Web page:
Ray's Blog

Sunday, February 26, 2006

2003 October 26: Dan Burger Points Race Series #5

This was the final event in a series of five 50K inline skating races
Cañada Road
in San Mateo.  Because of my extremely hectic schedule this summer
(if you know me, you might be aware that I'm being facetious here!), I
had only been able to attend one of the previous skates (write-up here).

The previous race I had skated had been seven laps of a slightly
abbreviated course (it was abbreviated because some other event was
going on on the southern part of Cañada Road).  This time
we used the full course, which meant that the race was five laps of a
5K out-and-back.  Because the bulk of the hills is on the northern
part of the course, I was expecting overall times to be faster than
they were for the previous race.

Instead of starting at some ridiculous hour (7am, I think), this race
started at 9:20am.  It felt even later because race day morning
was the day that daylight saving time ended, too.  There was
plenty of time to get there and prepare for the race. 
Unfortunately, things were a bit warmer than would have been ideal (but
not so warm that it was a serious factor).

I started the first lap in a paceline with some folks, but it
splintered rather soon and I let them get ahead of me.  At the end
of the last downhill on the first half of the first lap, I pulled out
my water bottle, but I dropped it and had to go back for it (well, I
suppose I could have just let
it go and picked it up after the race.  But I didn't).  By
the time I got going again, the guys I had been hanging with were
pretty far ahead, and there was no way I felt like sprinting to catch
up to them.

At the very end of the first half of the lap, I hooked up with a
Russian dude, Vladimir.  We ended up sticking together for much of
rest of the race (at some point, he dropped back, but we had other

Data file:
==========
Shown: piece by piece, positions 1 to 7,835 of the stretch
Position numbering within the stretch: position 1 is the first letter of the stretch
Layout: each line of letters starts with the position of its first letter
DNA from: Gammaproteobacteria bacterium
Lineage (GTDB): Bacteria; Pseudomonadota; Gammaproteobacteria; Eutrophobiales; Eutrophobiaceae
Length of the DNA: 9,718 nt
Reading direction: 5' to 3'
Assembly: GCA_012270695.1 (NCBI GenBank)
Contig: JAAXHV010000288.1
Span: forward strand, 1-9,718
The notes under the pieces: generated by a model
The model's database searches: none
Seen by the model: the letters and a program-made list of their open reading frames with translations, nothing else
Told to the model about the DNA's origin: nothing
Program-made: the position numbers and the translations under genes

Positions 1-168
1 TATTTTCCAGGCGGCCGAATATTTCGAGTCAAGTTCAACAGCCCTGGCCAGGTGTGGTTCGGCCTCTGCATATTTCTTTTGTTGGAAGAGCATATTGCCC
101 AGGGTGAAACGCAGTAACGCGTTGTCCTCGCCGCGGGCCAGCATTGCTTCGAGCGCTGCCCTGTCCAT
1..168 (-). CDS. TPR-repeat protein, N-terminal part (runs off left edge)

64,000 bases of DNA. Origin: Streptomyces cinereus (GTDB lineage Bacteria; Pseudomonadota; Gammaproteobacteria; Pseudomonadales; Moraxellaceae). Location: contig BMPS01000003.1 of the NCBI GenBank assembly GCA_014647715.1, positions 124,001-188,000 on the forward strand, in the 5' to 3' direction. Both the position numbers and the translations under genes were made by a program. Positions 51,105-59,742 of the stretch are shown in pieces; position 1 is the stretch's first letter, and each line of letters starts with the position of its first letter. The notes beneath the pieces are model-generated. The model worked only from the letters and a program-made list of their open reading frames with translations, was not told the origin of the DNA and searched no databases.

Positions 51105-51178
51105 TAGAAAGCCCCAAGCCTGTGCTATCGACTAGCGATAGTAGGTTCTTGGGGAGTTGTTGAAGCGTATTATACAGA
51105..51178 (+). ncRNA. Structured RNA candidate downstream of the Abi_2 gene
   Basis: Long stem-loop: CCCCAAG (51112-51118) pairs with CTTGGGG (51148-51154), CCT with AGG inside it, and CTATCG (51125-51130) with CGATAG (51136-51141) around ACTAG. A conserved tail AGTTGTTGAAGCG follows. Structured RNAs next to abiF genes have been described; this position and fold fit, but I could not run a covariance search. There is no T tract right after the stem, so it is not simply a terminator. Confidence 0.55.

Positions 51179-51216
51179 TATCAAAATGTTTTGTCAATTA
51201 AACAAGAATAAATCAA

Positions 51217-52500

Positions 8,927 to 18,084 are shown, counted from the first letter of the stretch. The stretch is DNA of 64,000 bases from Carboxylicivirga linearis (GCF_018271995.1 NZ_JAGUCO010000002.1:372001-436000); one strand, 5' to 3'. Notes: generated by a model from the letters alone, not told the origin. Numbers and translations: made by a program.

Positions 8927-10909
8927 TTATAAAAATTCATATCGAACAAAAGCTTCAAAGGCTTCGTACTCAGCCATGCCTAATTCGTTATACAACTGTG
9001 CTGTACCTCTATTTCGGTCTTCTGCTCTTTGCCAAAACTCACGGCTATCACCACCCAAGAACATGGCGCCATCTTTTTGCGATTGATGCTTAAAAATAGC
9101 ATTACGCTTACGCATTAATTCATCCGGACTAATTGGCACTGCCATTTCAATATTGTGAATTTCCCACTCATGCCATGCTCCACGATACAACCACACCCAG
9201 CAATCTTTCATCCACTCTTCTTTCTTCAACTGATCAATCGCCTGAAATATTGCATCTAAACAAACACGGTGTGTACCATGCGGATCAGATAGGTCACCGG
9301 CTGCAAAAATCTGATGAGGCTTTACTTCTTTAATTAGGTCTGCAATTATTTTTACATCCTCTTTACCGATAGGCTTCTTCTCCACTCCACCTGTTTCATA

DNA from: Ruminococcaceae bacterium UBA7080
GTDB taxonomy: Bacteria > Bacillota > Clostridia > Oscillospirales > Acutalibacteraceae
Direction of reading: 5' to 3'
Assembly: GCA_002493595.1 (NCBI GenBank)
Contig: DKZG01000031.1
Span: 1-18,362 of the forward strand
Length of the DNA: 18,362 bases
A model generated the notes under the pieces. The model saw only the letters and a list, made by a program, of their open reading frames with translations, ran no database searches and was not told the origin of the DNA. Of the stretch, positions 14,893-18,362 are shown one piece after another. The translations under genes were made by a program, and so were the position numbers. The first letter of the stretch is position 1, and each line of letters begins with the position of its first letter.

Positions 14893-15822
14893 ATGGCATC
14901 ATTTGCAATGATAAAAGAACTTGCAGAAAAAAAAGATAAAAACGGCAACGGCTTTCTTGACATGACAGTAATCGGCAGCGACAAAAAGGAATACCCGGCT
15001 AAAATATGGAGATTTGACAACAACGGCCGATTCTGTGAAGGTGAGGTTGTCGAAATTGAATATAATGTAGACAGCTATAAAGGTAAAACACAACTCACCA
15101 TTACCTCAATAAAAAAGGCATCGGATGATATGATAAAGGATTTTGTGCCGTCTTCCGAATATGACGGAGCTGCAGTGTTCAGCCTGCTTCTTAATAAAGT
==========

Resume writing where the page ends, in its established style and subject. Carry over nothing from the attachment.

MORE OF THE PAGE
people with us then, and I didn't notice that he was gone).  For a
little while it was just the two of us, and we each did our share of pulling (after the first race I did, I didn't feel like giving out any more freebies!).  After a bit, two other guys joined forces with us, and we caught a few individual skaters who then joined our paceline.

At the start of the 2nd lap, I was leading our
paceline.  We came to the first downhill of the lap, and everybody
tucked in tight.  I thought
I heard someone say something like "Go to the right", and I figured
that someone had seen a bad section of road ahead, and so I went to the
right a little bit.  Instead of staying in my lee, though,
everyone else just kept on going ahead, and the whole train of folks
went zooming past me.  I tucked as tightly as I could, but by the
time I reached the bottom of the slope, they were a ways (50 meters?)
ahead of me.  Cursing them all under my breath, I had to sprint to
catch up with them, since I figured that if I lost them, I'd lose them
for good.  I learned a definite lesson there about how much ground
you can lose in a hurry on a good downhill!

(I still don't know if someone really did
say something to me about going to the right.  It's very possible
that I misinterpreted a comment that wasn't even directed at me. 
Communication is pretty bad in a paceline!)

After having had to sprint to make up time, I felt a bit of
recuperation was in order.  So I stayed back in the paceline for a
while, instead of doing any pulling.

Somewhere on the 3rd (I think) lap, we caught up with a guy
("Jeff") who was wearing a De Soto Sports triathlon jersey, and he
us.  For the rest of the race, he and I pretty much alternated
leading the paceline.  The group seemed pretty friendly; Jeff and
I received lots of thank-yous for the ass-kickin' job of
windbreaking that we were doing, and lots of kudos for the pace we were
setting.  I remembered what happened in the last race,
though.  Every time I got a "thank you", I responded crankily with
something like, "Yeah, I know how much that means!  I know you're
just going to try to blow by me at the end!"

Eventually we began the last lap.  We were making pretty good
time, and if all went well, I thought we were looking at finishing with
a time of
around 1:53.  We stayed together through the first half of the lap
(after last race, I was leery of having everybody suddenly drop me with
a burst of speed, but that didn't happen).  Going up the climbs
back to the start, we all continued to stick together.  Finally,
at the start of the last climb, I decided to make my move.  I
pushed hard with each step, speeding up substantially.  To my
surprise, when I reached the top, I saw that I had opened up a pretty
large gap behind me-- apparently the other guys with me hadn't saved as
much juice as I had.  A little more quick footwork on the final
bit of flats saw me finishing well ahead of the rest of my paceline, in
a time of 1:53:01 (more than 10
minutes faster than I had done in my earlier race, despite the
heat!).  The official results are here.


Post a Comment

<< Home